Building A Stronger, More Resilient Me
Believe it or not, 2021 is here and it’s as good a time as ever to get started on creating a more resilient, growth-oriented and optimistic mindset. As part of our community engagement and patient empowerment initiatives, Counsellor Veera Grewal, RCC, has been hosting a 4-part series on Mental Health and Covid-19. The third part, which is now live and can be accessed below, touches on two of the most important tools in our mental health toolkit: Resilience and Self-Care.
Maintenance = Resilience = Prevention
The beginning of the year is often a time for both reflection and renewal, processing the past and getting ourselves in gear for the year ahead. It is a time where many of us have a renewed sense of motivation and become more resolute about improving ourselves, learning from the experiences in our past and making the changes we need to better ourselves. When it comes to our mental health, we don’t always have the mentorship, guidance or tools that we may need to get to where we want to be. This video provides some tips to help us move ourselves in the right direction and build the right muscles to do so. Many of us are the foundation and rock for our friends, families and colleagues but end up neglecting our own needs in the process. Self-care, just like our physical hygiene and upkeep becomes an important part of ensuring we’re setting ourselves up for success, giving us downtime and time to recharge and reset so we can be our best selves each and everyday. Here are some tools which are covered in more detail in the short 15-minute webinar below to ensure you’re looking after yourself in the process while building up your resilience.
Meaningful Self-Care Practices
The building blocks of self-care are proper nutrition, emotional regulation, hydration, movement, play and sleep. All of these are important elements to ensure you’re not neglecting your own needs and looking after yourself. Here are some helpful tips:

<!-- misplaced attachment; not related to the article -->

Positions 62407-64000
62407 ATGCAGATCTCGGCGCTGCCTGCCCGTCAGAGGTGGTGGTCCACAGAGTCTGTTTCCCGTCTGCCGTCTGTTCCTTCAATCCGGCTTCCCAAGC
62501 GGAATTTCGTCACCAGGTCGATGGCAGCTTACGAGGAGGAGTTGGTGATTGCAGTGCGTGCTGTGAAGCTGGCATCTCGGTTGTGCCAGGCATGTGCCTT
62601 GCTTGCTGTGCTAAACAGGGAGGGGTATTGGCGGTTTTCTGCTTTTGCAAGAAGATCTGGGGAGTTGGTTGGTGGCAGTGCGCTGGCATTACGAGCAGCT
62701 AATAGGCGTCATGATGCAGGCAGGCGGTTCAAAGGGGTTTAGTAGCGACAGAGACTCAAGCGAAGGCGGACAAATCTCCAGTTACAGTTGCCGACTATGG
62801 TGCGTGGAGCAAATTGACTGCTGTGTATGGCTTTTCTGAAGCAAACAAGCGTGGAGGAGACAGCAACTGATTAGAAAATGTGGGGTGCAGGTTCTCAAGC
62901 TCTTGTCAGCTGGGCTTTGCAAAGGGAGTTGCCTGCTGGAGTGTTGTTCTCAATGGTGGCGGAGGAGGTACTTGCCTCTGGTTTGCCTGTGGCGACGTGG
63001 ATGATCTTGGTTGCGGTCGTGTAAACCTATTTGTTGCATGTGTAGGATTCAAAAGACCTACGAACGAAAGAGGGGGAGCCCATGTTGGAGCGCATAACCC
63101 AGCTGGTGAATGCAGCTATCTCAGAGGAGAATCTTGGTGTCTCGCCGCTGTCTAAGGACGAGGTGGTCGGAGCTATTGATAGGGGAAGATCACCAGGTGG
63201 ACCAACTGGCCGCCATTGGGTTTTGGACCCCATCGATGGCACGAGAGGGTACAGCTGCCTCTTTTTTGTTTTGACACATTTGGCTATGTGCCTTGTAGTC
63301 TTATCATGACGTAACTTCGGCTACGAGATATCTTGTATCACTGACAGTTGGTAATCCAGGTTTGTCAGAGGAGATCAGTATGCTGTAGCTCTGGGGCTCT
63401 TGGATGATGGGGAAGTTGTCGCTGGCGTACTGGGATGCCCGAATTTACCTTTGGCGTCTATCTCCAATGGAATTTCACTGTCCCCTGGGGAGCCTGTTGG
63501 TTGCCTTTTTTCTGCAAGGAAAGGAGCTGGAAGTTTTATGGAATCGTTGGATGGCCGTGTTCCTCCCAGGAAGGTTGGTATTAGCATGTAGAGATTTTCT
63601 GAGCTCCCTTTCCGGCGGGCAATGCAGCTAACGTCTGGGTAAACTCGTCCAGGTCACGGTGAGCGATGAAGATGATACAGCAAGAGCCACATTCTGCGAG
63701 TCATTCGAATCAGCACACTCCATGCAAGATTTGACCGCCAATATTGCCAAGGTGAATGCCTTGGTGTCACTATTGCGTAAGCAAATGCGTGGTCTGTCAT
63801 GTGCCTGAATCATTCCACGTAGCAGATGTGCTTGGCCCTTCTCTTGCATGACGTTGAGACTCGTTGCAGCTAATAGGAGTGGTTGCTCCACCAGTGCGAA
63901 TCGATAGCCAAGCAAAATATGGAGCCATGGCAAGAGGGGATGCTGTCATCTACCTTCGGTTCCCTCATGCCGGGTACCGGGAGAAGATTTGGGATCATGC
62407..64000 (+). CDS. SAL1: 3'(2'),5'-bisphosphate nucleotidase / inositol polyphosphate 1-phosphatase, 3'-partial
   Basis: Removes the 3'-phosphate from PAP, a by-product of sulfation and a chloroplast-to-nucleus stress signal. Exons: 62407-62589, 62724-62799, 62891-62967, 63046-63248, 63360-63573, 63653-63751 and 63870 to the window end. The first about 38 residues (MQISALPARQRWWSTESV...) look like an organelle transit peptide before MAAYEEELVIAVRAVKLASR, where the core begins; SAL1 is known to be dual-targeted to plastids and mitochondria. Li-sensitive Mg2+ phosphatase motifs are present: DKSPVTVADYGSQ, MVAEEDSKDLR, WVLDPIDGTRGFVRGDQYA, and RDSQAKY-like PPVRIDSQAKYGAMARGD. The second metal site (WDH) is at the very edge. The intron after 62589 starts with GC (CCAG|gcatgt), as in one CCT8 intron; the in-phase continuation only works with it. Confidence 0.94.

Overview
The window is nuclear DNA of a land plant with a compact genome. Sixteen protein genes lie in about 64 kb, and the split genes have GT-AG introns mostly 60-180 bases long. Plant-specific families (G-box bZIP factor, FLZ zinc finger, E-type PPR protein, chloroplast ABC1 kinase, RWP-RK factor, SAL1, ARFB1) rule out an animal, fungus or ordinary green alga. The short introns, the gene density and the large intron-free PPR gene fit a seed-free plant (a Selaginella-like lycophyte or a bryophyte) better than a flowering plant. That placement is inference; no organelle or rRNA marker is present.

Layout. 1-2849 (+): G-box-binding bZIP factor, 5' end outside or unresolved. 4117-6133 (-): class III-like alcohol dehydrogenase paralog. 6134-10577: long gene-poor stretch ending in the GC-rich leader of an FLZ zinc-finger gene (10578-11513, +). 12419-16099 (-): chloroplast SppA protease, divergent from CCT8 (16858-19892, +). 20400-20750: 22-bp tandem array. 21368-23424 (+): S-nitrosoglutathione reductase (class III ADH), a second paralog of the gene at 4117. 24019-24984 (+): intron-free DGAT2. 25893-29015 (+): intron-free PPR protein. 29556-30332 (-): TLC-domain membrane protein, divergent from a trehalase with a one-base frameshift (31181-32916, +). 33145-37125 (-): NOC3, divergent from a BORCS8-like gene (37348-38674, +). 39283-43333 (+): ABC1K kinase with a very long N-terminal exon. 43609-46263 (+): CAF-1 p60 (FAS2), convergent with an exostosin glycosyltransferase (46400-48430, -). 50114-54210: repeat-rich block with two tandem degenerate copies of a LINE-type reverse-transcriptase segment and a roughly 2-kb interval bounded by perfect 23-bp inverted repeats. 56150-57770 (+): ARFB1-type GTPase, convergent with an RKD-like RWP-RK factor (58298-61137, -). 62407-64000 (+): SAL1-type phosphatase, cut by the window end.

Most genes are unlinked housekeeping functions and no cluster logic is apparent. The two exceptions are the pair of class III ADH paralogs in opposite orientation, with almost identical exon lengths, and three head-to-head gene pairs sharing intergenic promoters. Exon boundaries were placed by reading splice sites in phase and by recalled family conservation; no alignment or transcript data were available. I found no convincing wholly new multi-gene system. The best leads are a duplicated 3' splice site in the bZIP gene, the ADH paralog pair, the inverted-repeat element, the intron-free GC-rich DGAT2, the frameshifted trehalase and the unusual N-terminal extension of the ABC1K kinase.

Cultivate a Morning Ritual
For example: Plan to wake up at a certain time, make a hot drink, spend a set amount of time doing yoga, journaling or writing out your schedule and reading
Personalize Your Plan
Recognize what you are doing and when you feel joy, calm and grounded. Draw on what has helped you cope in the past and what you loved doing as a child.
Remember that Prevention is More Efficient Than Dealing with Problems in the Future
Daily self-care settles the nervous system, lowering your baseline cortisol levels
Some Ideas For Daily Self-Care
Keep a post-it note with affirmations on your mirror and read them as you brush your teeth
List to motivational or inspirational podcasts and audio when driving and working out
Set meaningful intentions and connect them to your activities – “Because I do X for myself….”
- “I am prioritizing my needs and am less reactive to triggers in my daily life.”
- “I start the day by giving a gift to myself.”
Gratitude is a state of being thankful, appreciative and ready to return kindness. It increases our resilience by increasing positive emotions like satisfaction, happiness and pleasure. Gratitude also enhances our ability to combat stress and fights rumination and overthinking. Gratitude even reduces inflammation in the body and improves sleep.
Helpful Tips For Incorporating Gratitude Into Our Lives
Say “thank you” more – to yourself, to others, to nature, to your higher power